Find this Story

Print, a form you can hold

Wireless download to your Amazon Kindle

Look for a summary or analysis of this Story.

Enjoy this? Share it!

Wanted–A Real Mother
by [?]

Mary King sat before the dressing-table in her bedroom holding in her hand a string of beads–pearls they were, but they showed signs of much wear, and as Mary looked at them her eyes blazed with anger.

To-morrow was her graduation day from the High School. All day she had been at the class picnic and she had had such a glorious time. They had danced and played; they had rowed on the lake and sung their school songs in the moonlight. She had been as happy as a girl could be, and to have it spoiled in this way was cruel.

Why should her mother give her a string of old beads for a graduation present? Other girls had wrist watches and pretty dresses and checks and all sorts of beautiful things. When they asked her what her mother’s gift had been, how could she say, “A string of old beads”? Mother would expect her to wear them at her graduation and how could she?

She had found them on her table when she had come into her room and with them was a note saying:

“Dear Mary:

“I waited for you to come home so that I could give you my gift, but it is so late and I am too tired to wait longer, so I will leave them for you. I could not buy you a real gift, so I have given you the dearest thing I have. Every bead has a story which some day I will tell you–perhaps on the day that you graduate from college, but not now. I hope you will love them as I do. I shall see them to-morrow on your pretty new dress. Good night, girlie. I hope you had a good time.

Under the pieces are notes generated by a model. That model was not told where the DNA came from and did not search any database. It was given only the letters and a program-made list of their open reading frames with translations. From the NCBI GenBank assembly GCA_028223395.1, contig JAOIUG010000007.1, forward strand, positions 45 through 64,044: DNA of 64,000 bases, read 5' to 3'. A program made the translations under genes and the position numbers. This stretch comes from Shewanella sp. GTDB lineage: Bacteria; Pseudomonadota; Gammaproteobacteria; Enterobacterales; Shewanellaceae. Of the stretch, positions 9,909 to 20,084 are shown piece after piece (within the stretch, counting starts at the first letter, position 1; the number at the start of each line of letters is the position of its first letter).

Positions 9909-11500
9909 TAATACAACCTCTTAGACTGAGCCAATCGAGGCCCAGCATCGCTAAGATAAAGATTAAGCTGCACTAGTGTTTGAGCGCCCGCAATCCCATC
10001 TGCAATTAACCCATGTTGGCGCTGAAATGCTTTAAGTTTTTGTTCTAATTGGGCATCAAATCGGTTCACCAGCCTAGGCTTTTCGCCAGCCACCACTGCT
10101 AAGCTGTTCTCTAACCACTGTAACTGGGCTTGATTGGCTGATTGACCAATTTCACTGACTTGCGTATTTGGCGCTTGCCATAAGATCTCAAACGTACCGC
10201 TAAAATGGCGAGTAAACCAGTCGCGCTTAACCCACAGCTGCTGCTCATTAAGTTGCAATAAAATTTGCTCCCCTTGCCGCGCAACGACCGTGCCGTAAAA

“MOTHER.”

Why was mother so queer? All her life long it had been hard for Mary to have her mother so different. Her mother worked for Mr. Morse and so she could never bring her friends to their rooms lest she should annoy the Morses. Other girls’ mothers had pretty faces and her mother’s face was all red and cross-looking. Other girls’ mothers had pretty hair, but her mother had straight hair and little of it. She had tried to get her to wear false hair, but instead of doing it her mother had gone to her room and cried because Mary had suggested it. Other girls’ mothers let them wear pretty clothes, but hers were always plain, though they were always very neat. Most of the girls had fancy graduation dresses, but hers was only a little dimity that her mother had made–and now these dreadful beads were more than she could stand and she threw them on the bed in anger. She wished she had a real mother of whom she could be proud.

As she started to take down her long, wavy hair, she saw a letter in Mr. Morse’s handwriting on her desk. Perhaps this was a check for her graduation present, so she hastily tore it open. But no check dropped out. Instead, there was a long letter, and she sat down to read.

“My dear Mary,” it began. “A few days ago, I chanced to be on the beach when you were there with your friend, and I heard you say to her, ‘I wish my mother were as beautiful as yours. Mother can’t even go down the street with me for she drags her foot so that everybody turns and looks at us and it makes me feel so conspicuous. You must be very proud of your mother.’ So I have decided that for your graduation gift, I shall give you a story instead of the check that I intended to give you. The check can wait.”

“A story,” said Mary to herself. “That is worse than the old beads. What a house of queer people this is! Anyway, I am curious to see what sort of a story he could write.” So she read on.